On July 30th, the Australian dollar made a clean breakout against the U.S. dollar (FXA). At that time, I stated I was finally ready to reposition for what could be an extended rally. My final milestone was Australian retail sales growth released on August 1st. Those numbers came out stronger than expected (1.0% versus 0.7% consensus), but the Federal Reserve provided the larger catalyst earlier in the day.
As the U.S. dollar index (UUP) rallied off its 50-day moving average (DMA) in response to the statement on monetary policy, the Australian dollar (not part of the index) weakened as well. The end result was a temporary drop below the April high and then a rebound right back to that level.
The U.S. dollar index pulls back from a major breakout above its QE2 reference price, but still finds support at the 50DMA
Australian dollar clings to its breakout against the U.S. dollar
Given the current pattern in the uptrend, I now expect the Australian dollar to drop to the 1.03 level or so before staging another rebound. My overall bearishness on the Australian dollar still has a very short remaining shelf life, but I am also not bullish. In fact, until fresh catalysts appear on the economic front, I think it is much more useful to think of the Australian dollar's prospects versus individual currencies rather than in totality.
While the Australian dollar has made halting progress against the U.S. dollar, it has really beaten up the euro and the British pound. Central banks in both regions are now easing monetary policy much more aggressively than the U.S. Federal Reserve, making the euro (FXE) and the pound (FXB) more attractive as funding currencies in carry trades. The precipitous charts say it all.
The Australian dollar soars against the euro (EUR/AUD plunges)
A steep decline for GBP/AUD
Australian stocks (in general) also show little sign of experiencing a fresh decline. The Australian stock market just hit 10-week highs. The iShares MSCI Australia Index Fund ETF (EWA) appears to have stabilized above ITS QE2 reference price.
The ETF of Australian stocks has gone nowhere for almost three years, but it appears to have stabilized
While the Reserve Bank of Australia (RBA) will likely repeat its conclusion that the Australian dollar is over-valued at its next monetary policy meeting on August 10th, it will be hard-pressed to drop interest rates further without a fresh move downward in commodity prices. Without lower rates (or the expectation of lower rates), it is unlikely the Australian dollar will experience a fresh round of selling pressure. I am guessing that the Australian dollar has little additional upside against the U.S. dollar as the U.S. dollar overall seems ready to remain at elevated levels.
Commodity prices always loom large when considering prospects for the Australian dollar. While the domestic economy appears to be weakening slightly, the commodity sector remains relatively strong. The RBA Index of Commodity Prices increased slightly in July (1.3%) after a marginal increase in June. This index is off its peak, but it remains well above pre-recession highs. With China stimulating its economy again, this index could stabilize around current levels or even continue to creep upward. So, on balance, macro conditions still lean in favor of the Australian dollar.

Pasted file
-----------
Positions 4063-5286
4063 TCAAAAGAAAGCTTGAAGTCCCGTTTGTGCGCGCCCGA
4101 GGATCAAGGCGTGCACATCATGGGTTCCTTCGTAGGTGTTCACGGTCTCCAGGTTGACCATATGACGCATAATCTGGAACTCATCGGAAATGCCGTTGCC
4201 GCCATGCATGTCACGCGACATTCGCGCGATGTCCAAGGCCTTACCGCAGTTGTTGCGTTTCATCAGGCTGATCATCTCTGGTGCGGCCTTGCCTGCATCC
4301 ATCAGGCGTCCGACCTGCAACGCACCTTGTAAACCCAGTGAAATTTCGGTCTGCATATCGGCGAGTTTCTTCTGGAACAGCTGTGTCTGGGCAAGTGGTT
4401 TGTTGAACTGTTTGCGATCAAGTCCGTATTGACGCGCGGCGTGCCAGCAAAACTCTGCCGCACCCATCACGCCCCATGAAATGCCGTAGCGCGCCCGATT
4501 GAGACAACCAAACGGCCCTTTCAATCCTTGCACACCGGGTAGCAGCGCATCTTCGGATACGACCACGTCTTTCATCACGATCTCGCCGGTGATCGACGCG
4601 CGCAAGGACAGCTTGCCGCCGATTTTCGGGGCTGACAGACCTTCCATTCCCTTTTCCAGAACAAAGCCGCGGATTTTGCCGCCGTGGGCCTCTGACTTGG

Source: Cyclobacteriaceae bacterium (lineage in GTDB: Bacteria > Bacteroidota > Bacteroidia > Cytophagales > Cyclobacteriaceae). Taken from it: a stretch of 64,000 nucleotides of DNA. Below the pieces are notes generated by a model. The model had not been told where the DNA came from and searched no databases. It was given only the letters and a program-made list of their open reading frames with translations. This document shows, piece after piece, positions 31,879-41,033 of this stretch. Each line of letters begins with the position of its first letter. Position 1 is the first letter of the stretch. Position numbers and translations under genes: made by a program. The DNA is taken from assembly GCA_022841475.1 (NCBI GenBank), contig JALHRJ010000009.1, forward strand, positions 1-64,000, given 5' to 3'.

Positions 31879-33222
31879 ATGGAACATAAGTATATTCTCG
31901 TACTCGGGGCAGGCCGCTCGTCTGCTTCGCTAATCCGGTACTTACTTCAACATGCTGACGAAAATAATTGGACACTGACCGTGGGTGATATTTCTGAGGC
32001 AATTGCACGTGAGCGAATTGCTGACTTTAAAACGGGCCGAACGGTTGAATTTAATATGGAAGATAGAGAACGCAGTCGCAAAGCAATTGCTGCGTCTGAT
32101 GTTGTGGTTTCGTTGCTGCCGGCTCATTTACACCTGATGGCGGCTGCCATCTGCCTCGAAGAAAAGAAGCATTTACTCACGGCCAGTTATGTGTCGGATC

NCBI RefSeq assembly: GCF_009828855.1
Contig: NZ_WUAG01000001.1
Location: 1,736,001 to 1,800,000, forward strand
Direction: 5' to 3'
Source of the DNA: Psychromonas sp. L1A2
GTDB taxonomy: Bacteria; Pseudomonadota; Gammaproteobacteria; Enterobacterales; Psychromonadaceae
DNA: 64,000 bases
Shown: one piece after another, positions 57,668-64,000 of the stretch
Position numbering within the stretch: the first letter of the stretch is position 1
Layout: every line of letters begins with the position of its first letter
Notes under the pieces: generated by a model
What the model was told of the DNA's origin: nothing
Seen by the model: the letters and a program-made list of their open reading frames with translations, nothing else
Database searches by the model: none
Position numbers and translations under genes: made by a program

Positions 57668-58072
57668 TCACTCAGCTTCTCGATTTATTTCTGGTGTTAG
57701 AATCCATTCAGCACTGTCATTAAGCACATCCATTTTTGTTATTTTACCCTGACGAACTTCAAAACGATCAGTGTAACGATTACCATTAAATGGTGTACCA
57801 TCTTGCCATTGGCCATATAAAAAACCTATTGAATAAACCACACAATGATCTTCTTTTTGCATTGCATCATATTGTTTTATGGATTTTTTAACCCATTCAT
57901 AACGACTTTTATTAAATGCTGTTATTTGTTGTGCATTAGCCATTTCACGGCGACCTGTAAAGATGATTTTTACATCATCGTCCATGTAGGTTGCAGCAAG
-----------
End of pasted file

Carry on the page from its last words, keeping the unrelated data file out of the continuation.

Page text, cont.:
RBA Index of Commodity Prices (as of July, 2012)
Source: RBA Index of Commodity Prices
So, overall, I am now marginally bearish against the Australian dollar. As I look to trade more bullishly again, I am keenly interested in fading pops in EUR/AUD and GBP/AUD - something I have finally started doing very tentatively given the trends downward are already quite extended.
One looming wildcard could be the foreign reserve actions of the Swiss National Bank (SNB). In recently released numbers, the SNB reported a substantial increase in foreign reserves as it continues to struggle to hold the 1.20 floor for the franc against the euro (EUR/CHF):
"Since the beginning of the year, the SNB's balance sheet has increased by CHF 89 billion to CHF 439 billion. Foreign currency investments alone advanced by CHF 108 billion. A large part of this increase is due to foreign currency purchases made during the second quarter to enforce the minimum exchange rate against the euro."
In the second quarter, the SNB's foreign currency investments surged sequentially against every listed category (major currency) except the British pound. Foreign currency investments in the euro jumped 77%. Foreign currency investments in "other currencies" - including such currencies as the Australian dollar and the Swedish krona - surged 50%. Assuming the SNB will want to further diversify its holdings out of euros and into other currencies and assuming that the SNB will have to continue to fight to keep the floor, it seems that the Australian dollar should continue to enjoy some strong flows from the SNB. It is not possible to tell from these numbers how much support the Australian dollar will receive or has received to-date, but I think it is prudent to assume that a non-trivial amount of the SNB's diversification strategy is targeted at the Australian dollar. Traders should position accordingly. I am re-positioning by dialing back my bearishness until a new catalyst emerges.
Additional disclosure: In forex, I am net short Australian dollar (with caveats as explained above). Long EUR/CHF.